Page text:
Tears protein analysis

Protein extraction from STT2 strips was performed by elution with tri-distilled water. Each strip was cut into 3-5mm pieces and replaced in the same polypropylene tubes5. 500µL MiliQ water was added to this tube which was centrifuged for 30 minutes at 10,000xg. The supernatant was transferred to another polypropylene tube5 and stored at -20ºC until the next day, when the samples were thawed and centrifuged for 5 minutes at 14,000xg.Samples from microcapillary tubes6 proceeded directly to protein quantification without further handling.

Samples collected by both methods were processed by the Bradford method (Bradford 1976). Briefly, 10 µL samples from STT and microcappilary6 collection methods were mixed to 30µL MiliQ water, 10µL HCl7 0,1M and 300µL Bradford staining solution8. The absorbance was measured in a BioRad 3550-UV Microplate Reader at 595nm. Bovine albumin serum (BAS)9 was processed by the same method and used as a standard (Fig.1). Absorbance values from analyzed samples were interpolated in the standard curve (Fig.2) equation to obtain the tears protein concentration. All samples and standards were processed in triplicates. Statistical analysis was done by T-student test with MyNOVA program.






Using 10µL from STT tears (calculated to the original tear volume), the average protein concentration was 54.5mg/mL ±0.63 and 54.15mg/mL ±0, for right and left eyes, respectively. Average protein concentration from 10µL microcapillary tears was 4,45mg/mL ±0.35 and 4.52mg/mL ±0.29 for right and left eyes, respectively. Statistic significant difference (p<0.001) was found between the methods. No significant difference was found between left and right eyes (standard curve and its equation) (R2=0.9846 was y=0.0605x + 0.5201) (Fig.2).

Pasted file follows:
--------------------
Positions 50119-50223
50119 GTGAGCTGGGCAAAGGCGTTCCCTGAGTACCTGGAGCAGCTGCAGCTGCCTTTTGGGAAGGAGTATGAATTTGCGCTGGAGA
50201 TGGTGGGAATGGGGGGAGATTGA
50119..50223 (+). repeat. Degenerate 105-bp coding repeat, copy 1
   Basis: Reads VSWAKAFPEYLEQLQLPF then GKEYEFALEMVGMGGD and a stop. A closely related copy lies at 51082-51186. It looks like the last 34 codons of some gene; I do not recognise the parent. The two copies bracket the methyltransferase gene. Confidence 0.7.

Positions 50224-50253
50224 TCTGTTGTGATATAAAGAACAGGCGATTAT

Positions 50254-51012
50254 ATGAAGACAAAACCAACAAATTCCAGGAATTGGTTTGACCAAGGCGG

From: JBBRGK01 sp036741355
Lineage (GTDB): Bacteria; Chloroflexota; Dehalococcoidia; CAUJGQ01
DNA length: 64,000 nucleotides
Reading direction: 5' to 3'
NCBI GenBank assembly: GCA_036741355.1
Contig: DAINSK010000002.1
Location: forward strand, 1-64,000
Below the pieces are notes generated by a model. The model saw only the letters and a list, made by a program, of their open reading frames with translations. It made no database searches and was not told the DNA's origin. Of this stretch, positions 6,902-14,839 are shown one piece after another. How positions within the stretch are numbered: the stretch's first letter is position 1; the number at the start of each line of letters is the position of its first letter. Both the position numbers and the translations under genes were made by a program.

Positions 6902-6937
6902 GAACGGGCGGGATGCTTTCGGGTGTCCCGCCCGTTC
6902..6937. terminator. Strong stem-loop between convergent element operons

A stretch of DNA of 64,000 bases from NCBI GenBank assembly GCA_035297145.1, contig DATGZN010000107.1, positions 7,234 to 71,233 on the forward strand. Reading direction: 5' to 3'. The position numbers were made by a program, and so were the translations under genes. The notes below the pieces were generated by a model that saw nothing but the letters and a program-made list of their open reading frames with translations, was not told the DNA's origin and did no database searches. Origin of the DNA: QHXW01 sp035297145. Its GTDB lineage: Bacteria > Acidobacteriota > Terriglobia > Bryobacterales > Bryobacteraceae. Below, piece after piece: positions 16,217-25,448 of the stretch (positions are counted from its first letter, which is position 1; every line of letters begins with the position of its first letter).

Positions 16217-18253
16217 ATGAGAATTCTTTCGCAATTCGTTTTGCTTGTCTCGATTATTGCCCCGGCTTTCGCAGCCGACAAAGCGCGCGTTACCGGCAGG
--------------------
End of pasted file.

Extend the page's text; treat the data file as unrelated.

Researches with tear proteins have always been performed in humans and animals (Ollivier et al. 2004, Couture et al. 2006), since they provide important information about the course and classification of some diseases and help to find diagnostic and therapeutic targets (Ananthi et al. 2008). The Bradford method is suggested as a sensitive method of tear protein quantification (Sitaramamma et al. 1998, Ham et al. 2007, Ananthi et al. 2008), as we observed. Previous comparisons between the Lowry and Bradford methods for the quantification of tear proteins showed significant differences between both and higher values attributed by the Bradford method, alerting to the need of a careful interpretation of the results (Lu et al. 2010).

Studies reported several techniques used for proteomic analysis of tears, like sodium dodecyl sulfate polyacrylamide gel electrophoresis (SDS-PAGE) (Green-Churchet et al. 2008), enzyme-linked immunosorbent assay (ELISA), high-performance liquid chromatography (HPLC), matrix assisted laser desorption ionization-time of flight (MALDI-TOF) (De Souza et al. 2008), surface-enhanced laser desorption ionization-TOF (SELDI-TOF), liquid chromatography coupled with electrospray ionization (LC/MS) (Zhou et al. 2003) and LTQ-Orbitrap mass spectrometer (De Souza et al. 2008). However, a simple change in the method of obtaining the sample can affect the results (Li et al. 2008), since the quality of the analysis depends on the sample preparation (Ananthi et al. 2008).

Tear samples can be obtained by microcappilary tubes (Ananthi et al. 2008, Yoon et al. 2010, Petznick et al. 2011) or STT (Li et al. 2008), which have been used to collect tear samples and subjected to centrifugation to remove cells and debris (Van Haeringen et al. 1981, Ananthi et al. 2008, Li et al. 2008). Polyester rods were also used for collection and analysis of tears, proving be a viable alternative (Jones et al. 1997). Petznick et al. (2011) analyzed eye-flush tears method in cats and suggested to collect pooling eye-flush tears for tear analysis that need high total protein content. Nevertheless, the method of collection can be challenging, especially in individuals with dry eye (Ham et al. 2007), which encourages the use of STT strip by some researchers (Li et al. 2008).